Meru National Park is wild and beautiful. Straddling the equator and bisected by 13 rivers and numerous mountain-fed streams, it is an especially scenic area of Kenya. It has diverse scenery from woodlands at 3,000ft.
Altitude 1,000 – 3,400ft.
Area 870 sq. kms
Distance from Nairobi 348 kms
Opened April 1968
Beautiful Landscape, 13 Rivers
Former Home of George & Joy
Adamson & “Elsa” the lioness
Game viewing: Elephant, Hippo, Lion, Leopard, Cheetah
Campers Paradise: Excellent views of Mount Kenya
On the slopes of Nyambeni Mountain Range, northeast of Mount Kenya, to wide open plains with wandering riverbanks dotted with doum palms. It is home to lion, elephant, cheetah, leopard and some rare antelopes; Lesser Kudu, duiker and Dik Dik, one of Africa’s smallest antelopes. Large prides of lion can be seen and some of Kenya’s largest herds of buffalo. Rivers abound with hippos and crocodiles. Fishing for barbus and catfish is permitted at camp sites and along the Tana River. In the mid 1980s, the park suffered from poaching. However KWS armed wildlife security patrols have driven out poachers and the elephant population has stabilised with breeding herds settling down.
More than 300 species of birds have been recorded. They include Peter’s Finfoot which inhabits the Murera and Ura rivers, the Pel’s Fishing owl, kingfishers, rollers, bee-eaters, starlings and numerous weavers.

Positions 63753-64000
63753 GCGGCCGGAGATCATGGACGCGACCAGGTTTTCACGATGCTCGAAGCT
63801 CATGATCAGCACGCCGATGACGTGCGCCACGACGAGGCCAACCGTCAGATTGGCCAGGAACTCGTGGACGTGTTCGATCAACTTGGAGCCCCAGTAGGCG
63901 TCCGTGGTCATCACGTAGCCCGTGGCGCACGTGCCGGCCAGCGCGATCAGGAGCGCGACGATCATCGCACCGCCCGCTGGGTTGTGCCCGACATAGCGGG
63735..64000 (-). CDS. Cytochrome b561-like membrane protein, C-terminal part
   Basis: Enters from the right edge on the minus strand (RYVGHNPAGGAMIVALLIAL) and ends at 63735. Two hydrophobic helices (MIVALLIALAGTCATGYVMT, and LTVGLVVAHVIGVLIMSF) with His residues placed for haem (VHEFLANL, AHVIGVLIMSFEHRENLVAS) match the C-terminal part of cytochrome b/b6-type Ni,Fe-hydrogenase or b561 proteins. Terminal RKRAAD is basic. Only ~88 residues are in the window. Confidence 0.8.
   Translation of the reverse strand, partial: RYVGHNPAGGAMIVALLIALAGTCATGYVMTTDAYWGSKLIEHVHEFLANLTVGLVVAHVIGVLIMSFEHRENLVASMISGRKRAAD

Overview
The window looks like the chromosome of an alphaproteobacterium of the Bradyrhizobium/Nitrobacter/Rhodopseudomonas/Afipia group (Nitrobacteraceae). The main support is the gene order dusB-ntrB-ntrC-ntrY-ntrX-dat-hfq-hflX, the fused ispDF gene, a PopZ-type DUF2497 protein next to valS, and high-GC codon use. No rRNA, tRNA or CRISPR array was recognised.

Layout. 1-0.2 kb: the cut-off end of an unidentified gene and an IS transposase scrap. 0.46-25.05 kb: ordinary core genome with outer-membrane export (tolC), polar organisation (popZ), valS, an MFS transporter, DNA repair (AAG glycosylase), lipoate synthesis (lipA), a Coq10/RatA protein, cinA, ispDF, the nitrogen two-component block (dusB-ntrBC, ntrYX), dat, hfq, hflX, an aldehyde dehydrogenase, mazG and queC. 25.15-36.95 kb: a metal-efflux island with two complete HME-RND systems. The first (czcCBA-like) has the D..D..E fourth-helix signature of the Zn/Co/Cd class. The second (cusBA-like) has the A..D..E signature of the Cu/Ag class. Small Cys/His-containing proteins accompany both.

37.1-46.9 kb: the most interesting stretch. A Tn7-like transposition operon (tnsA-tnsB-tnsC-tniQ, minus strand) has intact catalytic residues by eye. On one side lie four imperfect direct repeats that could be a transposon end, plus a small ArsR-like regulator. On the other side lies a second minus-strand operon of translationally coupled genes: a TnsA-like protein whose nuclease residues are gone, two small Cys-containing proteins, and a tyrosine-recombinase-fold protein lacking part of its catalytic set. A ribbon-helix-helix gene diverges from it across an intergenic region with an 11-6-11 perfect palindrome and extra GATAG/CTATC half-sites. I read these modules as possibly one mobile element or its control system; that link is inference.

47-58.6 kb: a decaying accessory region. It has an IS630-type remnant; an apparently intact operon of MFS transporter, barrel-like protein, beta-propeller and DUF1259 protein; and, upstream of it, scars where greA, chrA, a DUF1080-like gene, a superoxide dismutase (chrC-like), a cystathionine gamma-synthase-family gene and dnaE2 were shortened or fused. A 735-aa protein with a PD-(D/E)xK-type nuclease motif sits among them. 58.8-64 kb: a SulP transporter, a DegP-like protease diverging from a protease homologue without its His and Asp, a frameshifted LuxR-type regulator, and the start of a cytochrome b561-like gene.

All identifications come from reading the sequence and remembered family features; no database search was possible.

The park is most famous as the setting for Joy Adamson’s book Born Free – the story of the Adamsons’ life and research amongst lions and cheetahs. “Elsa” the lioness was the most well-known and her grave is marked here. There is one lodge and two tented campsites which must be prebooked, one public campsite, a KWS self-help banda, and leopard rock bandas (total 120 beds).
On the border of Meru National Park is Bisanadi National Reserve known as ‘kinna’, the border between Meru and Bisanadi Parks is the traditional division between the Meru and Boran. The Reserve was opened in September 1979 and occupies an area of 606 sq. km. A true wilderness area without any accommodation, it is only accessible by 4WD vehicles. There is an airstrip at Korbessa.
Another area made famous by the Adamsons is Kora National Park. Opened in October 1989, 280 km. northeast of Nairobi, it is an easy outing from Meru National Park. It covers an area of 1,787 sq. km., bordered by the Tana River. George Adamson had his camp was here. A key feature is the sudden appearance of lush green “oases”, created by the lines of doum palms which shelter the banks of the Tana River. Striking are the Inselbergs – isolated rocky outcrops covered in vegetation which create random islands above the plains. Kora has diverse wildlife: 21 species of fish, 500 species of insects, 33 molluscs and 40 reptiles. Elephants, Lesser Kudus, wild dogs, striped and spotted hyenas, leopards and cheetahs can be seen.
Other regional parks include Rahole National Reserve, offering a wide variety of plains game, hippos, crocodiles and many birds. At Mwingi National Reserve, formerly North Kitui, there are hippos, crocodiles, buffaloes and warthogs.